Master in the Art of Living

Master in the Art of Living - Eric Allen

March 10, 2015

Eric Allen was on the treadmill running as fast as he could, metaphorically chasing his dream. He was in his early 30s, and his dream, like that of so many others, was to be a big-time college basketball coach at the Division I level. It was why he taught and coached for several years in high school in Indianapolis, Ind., where he still makes his home. After teaching a full course load each day, he would often close down the school late at night after coaching three different sports throughout the school year. He felt like he was truly making a difference in the lives of less fortunate students, but when the opportunity came along to become an assistant basketball coach at Indiana University Purdue University Indianapolis (IUPUI), a Division I program that was on the rise, he knew it was an opportunity that he could not pass up.

It had always been Eric's dream to be a head coach of a top Division I basketball program, so the decision to join IUPUI could open that door. And yet basketball-loving Eric Allen, a man who worshipped and read every book the late, great UCLA coach John Wooden ever wrote, wasn't happy.

"Chasing my dream of becoming a D-I college basketball coach was turning into a nightmare," the now-36-year-old Eric says. "I was missing out on my kids growing up. I was never home. So, slowly I started to look for something different. Something where I could get my life back."

When he started looking for a new path, Eric transitioned into network marketing during his final year as a coach at IUPUI, and started working for another direct sales company. He had some initial success, but unfortunately with one phone call and one email from the company management, all of his hard-earned cash flow was completely gone, and the company folded.

Eric wasn't sure where his life would take him, but he needed to make a decision, and fast! His family was a few weeks away from living on the streets, or with his mother and, as Eric jokes, "I'm not sure which would have been worse!" But he ran into Matt Morris, and Morris began talking to him about the opportunities that awaited Eric if he got involved with WorldVentures.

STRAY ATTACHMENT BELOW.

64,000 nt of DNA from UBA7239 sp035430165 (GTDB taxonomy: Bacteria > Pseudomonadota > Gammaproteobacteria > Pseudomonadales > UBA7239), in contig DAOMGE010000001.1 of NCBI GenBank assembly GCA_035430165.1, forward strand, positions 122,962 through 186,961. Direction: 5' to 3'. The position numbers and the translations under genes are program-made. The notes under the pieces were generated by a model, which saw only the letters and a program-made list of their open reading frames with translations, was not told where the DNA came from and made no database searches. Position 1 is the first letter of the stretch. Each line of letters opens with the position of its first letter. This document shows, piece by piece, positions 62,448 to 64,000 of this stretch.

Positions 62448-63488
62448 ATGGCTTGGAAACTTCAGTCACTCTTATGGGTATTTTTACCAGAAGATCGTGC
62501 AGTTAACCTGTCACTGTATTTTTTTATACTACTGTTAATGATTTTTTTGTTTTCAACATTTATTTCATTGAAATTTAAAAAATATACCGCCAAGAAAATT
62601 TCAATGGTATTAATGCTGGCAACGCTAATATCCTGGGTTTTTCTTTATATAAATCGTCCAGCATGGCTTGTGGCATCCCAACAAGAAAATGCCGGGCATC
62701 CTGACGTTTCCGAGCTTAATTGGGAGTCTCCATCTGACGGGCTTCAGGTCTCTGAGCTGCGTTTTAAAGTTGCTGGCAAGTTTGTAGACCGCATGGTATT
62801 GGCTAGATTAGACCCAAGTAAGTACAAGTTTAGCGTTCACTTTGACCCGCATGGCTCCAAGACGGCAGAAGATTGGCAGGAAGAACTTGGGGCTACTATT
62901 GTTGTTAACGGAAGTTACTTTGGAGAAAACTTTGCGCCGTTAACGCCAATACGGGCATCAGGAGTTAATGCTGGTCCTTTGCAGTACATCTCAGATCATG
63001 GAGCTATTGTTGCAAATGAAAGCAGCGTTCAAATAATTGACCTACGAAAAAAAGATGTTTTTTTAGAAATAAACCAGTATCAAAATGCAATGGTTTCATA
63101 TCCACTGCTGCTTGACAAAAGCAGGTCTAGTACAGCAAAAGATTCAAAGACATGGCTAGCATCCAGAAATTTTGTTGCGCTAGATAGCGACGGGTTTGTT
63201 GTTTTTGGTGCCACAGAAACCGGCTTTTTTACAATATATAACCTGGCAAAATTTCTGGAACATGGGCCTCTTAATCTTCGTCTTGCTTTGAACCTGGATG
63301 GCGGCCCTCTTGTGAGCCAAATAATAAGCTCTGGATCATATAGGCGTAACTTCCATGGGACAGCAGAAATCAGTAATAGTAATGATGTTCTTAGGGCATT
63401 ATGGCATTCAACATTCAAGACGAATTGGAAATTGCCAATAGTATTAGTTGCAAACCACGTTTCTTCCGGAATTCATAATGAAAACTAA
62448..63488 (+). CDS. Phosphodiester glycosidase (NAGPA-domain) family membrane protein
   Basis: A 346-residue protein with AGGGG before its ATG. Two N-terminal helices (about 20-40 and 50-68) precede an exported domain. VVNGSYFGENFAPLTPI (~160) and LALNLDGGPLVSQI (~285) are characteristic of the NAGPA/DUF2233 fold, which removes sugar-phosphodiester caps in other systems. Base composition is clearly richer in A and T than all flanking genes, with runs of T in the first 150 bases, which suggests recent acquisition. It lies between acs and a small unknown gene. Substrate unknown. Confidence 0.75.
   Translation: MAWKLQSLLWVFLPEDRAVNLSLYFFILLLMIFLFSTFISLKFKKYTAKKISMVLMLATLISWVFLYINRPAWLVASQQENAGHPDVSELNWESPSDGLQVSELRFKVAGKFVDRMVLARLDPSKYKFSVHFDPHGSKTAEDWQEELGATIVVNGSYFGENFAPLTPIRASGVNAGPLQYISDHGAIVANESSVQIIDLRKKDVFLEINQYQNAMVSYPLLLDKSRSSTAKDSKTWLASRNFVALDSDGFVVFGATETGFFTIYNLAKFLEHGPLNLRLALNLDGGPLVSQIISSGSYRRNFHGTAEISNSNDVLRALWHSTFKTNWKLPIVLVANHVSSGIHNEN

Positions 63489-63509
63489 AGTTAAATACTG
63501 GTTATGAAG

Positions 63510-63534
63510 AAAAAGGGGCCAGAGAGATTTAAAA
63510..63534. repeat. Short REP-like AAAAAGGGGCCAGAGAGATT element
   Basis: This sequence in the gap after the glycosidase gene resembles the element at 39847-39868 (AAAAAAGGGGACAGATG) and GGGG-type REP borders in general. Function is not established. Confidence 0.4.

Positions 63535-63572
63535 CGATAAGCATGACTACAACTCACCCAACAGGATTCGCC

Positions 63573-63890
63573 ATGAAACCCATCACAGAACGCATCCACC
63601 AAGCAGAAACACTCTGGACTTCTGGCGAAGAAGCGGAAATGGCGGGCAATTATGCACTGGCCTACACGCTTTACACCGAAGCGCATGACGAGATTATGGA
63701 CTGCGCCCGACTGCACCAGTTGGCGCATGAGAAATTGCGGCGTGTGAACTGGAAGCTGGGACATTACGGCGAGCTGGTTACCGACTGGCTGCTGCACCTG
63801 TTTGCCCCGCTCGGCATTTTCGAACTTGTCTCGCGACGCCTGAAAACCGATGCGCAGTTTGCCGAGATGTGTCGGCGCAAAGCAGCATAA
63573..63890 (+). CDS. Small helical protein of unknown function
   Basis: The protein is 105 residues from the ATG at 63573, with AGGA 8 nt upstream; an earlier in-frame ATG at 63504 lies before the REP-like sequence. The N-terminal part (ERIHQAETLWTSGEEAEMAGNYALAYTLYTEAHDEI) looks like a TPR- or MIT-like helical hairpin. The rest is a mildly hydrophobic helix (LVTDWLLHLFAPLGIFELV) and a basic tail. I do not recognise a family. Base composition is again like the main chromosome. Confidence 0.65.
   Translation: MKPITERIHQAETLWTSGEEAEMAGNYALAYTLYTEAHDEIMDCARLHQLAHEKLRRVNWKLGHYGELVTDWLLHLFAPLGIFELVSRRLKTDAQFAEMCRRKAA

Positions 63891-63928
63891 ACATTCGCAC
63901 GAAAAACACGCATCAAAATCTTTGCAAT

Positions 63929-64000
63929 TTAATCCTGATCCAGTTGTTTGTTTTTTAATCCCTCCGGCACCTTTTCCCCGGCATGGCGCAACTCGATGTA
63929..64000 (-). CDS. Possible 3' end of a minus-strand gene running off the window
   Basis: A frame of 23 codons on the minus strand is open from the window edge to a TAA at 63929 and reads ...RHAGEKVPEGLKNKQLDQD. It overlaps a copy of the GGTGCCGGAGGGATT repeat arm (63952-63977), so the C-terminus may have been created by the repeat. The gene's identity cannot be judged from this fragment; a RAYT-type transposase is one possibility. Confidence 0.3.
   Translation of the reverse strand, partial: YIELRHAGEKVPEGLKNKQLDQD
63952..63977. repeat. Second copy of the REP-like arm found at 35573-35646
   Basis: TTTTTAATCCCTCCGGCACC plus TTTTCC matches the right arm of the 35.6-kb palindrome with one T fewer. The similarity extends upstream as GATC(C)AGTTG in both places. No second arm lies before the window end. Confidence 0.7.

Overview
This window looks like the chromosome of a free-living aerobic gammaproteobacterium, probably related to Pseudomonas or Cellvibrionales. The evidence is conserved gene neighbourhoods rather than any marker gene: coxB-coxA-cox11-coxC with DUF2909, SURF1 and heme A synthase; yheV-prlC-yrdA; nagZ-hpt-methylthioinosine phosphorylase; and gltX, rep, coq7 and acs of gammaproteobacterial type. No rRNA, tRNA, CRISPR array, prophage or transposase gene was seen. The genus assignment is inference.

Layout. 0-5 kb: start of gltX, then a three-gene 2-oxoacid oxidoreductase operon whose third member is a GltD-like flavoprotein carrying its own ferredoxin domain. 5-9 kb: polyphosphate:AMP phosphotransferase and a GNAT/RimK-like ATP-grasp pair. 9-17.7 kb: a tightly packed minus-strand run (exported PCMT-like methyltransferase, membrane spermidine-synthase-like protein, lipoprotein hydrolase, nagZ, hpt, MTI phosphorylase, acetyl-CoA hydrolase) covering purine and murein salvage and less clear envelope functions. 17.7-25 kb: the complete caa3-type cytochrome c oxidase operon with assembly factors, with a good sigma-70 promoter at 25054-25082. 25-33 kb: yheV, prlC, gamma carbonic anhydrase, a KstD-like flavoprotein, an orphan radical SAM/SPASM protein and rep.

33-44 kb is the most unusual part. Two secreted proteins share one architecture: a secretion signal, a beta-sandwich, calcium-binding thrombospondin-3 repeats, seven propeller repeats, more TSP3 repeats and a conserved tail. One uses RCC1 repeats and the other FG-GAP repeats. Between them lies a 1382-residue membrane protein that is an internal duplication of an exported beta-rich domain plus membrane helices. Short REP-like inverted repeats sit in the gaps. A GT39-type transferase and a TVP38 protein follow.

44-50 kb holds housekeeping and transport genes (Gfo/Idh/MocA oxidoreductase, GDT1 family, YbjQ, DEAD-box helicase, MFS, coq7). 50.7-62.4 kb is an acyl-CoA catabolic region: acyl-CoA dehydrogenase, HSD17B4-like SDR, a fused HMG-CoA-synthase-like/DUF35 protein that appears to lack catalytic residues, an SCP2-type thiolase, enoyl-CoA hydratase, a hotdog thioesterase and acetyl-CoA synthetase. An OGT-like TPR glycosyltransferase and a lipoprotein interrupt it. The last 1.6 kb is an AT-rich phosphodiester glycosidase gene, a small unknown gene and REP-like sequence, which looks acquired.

"Matt told me that WorldVentures is a personal development company disguised as a sexy cool vacation club," Eric says.

Intrigued, Eric made the decision that WorldVentures would be his last run at creating a lasting legacy for future generations.

"Our product is what everybody wants; it's not a tangible product, but we're in the business of creating wonderful memories, and I saw that was definitely something I wanted to be a part of," he says.

From his humble beginnings, this son of a schoolteacher and an engineer has become a National Marketing Director, and he has been endowed with motivated and talented Representatives on his team.

His enthusiasm for WorldVentures bursts through every time Eric speaks, and he needs no prodding at all to talk about how big of a difference the company has made in his life.

The biggest change has been in his family life; Eric and his wife Casey have three boys: 10-year-old Bryce, 3-year-old Brady and 2-year-old Landon. For the first half of Bryce's life, Eric was hardly ever home. He missed out on many of the big milestones of fatherhood. But thanks to WorldVentures, he's been able to make up for lost time, and have an abundance of quality experiences with his younger boys.

"I've gotten my family time back, which has become so important to me, because you never get that time back when your kids are young," Eric said. "I spend my time with them and we have so many high-peak experiences, more than I ever thought possible when I was a coach."

In transitioning to WorldVentures, Eric says he immediately noticed similarities between his new career and his old one as a basketball coach and inner city teacher.